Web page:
Roll of the Dice: Graphic design class project presents the stark reality of global education.
March—As complex and complicated as life is, in some ways, our lives come down to simple chance. This is especially true for many of the children on the planet when it comes to education. A new art exhibit at Ohio Northern University’s Freed Center for the Performing Arts marries elegant design with sobering statistics to convey the plight of millions who seek knowledge and far too seldom receive it.
What began as a class project for the students enrolled in DSGN 4201 Advanced Visual Communication Design is now a powerful interactive exhibit running through April 12 in the Stambaugh Studio Theatre Gallery. “The Right To Education” asks us to confront the impact that poverty has on education.
“There is a vicious circle where poverty causes a lack of education, but a lack of education also causes poverty. Some say it’s the other way around. But we started there and kept researching to see what the problems are with education around the world,” says Kavan Reames, a senior advertising design major from Zanesville, Ohio.
The group of seven students identified four nations with the greatest disparity of access to education — South Africa, India, Brazil and China — and used them to anchor a narrative about the probability of receiving an education that is used throughout the four stations of the exhibit. Each station includes a composite profile of a fictional child derived from statistics from each of the countries and a dice game that lets you try to navigate the child from early survival, to primary education, secondary education and, finally, higher education or a career.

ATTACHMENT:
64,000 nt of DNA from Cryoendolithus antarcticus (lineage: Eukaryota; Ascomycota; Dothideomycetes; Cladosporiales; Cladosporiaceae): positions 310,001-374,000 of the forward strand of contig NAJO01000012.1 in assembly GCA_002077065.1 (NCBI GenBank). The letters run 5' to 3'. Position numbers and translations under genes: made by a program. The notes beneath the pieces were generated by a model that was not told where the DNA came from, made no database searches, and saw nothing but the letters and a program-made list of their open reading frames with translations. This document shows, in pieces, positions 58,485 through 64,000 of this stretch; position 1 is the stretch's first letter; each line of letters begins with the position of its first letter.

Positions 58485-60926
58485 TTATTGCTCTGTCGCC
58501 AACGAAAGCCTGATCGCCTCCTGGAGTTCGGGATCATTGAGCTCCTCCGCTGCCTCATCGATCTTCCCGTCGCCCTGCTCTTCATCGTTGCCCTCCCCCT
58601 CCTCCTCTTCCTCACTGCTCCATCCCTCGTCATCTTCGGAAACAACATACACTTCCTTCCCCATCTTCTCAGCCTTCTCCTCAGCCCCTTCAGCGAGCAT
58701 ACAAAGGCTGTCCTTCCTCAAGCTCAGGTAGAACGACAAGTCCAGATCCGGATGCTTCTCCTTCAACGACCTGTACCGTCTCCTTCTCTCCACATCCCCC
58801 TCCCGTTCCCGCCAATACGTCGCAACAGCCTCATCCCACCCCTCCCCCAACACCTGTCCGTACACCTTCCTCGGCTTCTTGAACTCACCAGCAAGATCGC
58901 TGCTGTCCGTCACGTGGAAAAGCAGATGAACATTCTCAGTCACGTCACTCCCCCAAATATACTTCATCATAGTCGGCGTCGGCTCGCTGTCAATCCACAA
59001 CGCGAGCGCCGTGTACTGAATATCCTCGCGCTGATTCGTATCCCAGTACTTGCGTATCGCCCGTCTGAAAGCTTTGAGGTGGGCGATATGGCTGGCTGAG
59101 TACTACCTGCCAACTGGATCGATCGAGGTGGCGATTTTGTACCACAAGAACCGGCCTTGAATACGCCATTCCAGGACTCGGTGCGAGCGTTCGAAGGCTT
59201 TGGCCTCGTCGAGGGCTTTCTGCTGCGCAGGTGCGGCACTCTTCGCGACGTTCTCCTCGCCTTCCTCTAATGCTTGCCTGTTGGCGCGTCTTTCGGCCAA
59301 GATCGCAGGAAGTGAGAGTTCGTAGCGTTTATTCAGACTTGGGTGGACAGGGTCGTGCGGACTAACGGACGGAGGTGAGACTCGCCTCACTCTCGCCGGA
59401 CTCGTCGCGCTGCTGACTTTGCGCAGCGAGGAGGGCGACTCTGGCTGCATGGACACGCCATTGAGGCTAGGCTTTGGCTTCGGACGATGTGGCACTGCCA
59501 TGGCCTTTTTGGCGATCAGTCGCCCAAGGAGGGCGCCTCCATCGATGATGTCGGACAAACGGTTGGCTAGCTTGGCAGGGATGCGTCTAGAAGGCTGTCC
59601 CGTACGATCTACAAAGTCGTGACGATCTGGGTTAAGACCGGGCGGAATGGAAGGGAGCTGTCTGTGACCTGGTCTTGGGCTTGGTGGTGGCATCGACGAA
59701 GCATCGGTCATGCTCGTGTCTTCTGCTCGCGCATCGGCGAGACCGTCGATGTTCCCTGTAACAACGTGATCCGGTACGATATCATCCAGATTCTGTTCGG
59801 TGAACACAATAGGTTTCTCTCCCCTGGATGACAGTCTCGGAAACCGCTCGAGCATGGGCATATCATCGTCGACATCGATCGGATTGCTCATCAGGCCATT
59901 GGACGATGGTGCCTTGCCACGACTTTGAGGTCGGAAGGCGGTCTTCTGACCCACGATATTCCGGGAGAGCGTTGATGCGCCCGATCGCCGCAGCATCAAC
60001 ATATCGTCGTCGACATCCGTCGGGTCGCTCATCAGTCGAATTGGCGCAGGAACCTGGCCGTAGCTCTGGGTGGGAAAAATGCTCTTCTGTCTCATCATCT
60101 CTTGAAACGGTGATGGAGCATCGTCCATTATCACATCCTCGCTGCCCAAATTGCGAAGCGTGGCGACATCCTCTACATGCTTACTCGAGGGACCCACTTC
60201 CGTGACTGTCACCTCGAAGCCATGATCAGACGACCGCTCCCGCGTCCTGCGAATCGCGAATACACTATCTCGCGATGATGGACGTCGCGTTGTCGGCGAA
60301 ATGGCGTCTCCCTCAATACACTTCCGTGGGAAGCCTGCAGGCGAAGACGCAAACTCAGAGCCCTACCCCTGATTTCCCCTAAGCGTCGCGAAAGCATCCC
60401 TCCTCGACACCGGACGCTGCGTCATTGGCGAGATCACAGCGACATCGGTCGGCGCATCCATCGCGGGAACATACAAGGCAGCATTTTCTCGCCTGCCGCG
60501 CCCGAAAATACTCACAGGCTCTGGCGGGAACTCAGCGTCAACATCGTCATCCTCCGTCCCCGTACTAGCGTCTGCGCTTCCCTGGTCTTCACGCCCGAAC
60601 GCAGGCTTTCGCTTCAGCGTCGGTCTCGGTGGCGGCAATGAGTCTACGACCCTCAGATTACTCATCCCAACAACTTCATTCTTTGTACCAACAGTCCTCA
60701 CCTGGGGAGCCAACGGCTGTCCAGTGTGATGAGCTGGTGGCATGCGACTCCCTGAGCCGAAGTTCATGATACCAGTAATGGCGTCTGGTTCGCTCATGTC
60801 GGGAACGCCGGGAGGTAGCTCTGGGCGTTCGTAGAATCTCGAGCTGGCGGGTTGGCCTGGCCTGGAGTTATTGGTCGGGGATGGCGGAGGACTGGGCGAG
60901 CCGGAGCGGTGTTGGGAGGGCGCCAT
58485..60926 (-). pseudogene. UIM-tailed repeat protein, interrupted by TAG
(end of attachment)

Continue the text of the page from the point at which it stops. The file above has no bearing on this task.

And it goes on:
“Once we realized the whole chance element to education, we started thinking about games or interactive elements for the project and came up with the dice game,” says Reames. “That ended up influencing the design of the exhibit.”
The influence is apparent, with the dot motif carried out throughout, providing visual continuity and defining the order in which one should experience the exhibit. However, the design sensibilities go far beyond dice.
“We wanted a color palette that reflected an educational sense, so we started with primary colors. We also wanted to bring in this sense of poverty and early survival, so we muted the primary colors to more earth tones,” says Kevin Drain, a senior graphic design major from Urbana, Ohio. “More than anything, we just wanted a consistent palette that would work together as a unit and signify the different stations you would move through.”
The group also had to make decisions on how to present the information at each station. In the end, they chose a graphical approach with strong, readable fonts and simple, clean lines that would make the overall exhibit easy to experience in around 15 minutes or so.
Doing an installation piece was new for the design students. For inspiration, they looked to IBM’s THINK exhibit in New York City and the Rock and Roll Hall of Fame in Cleveland.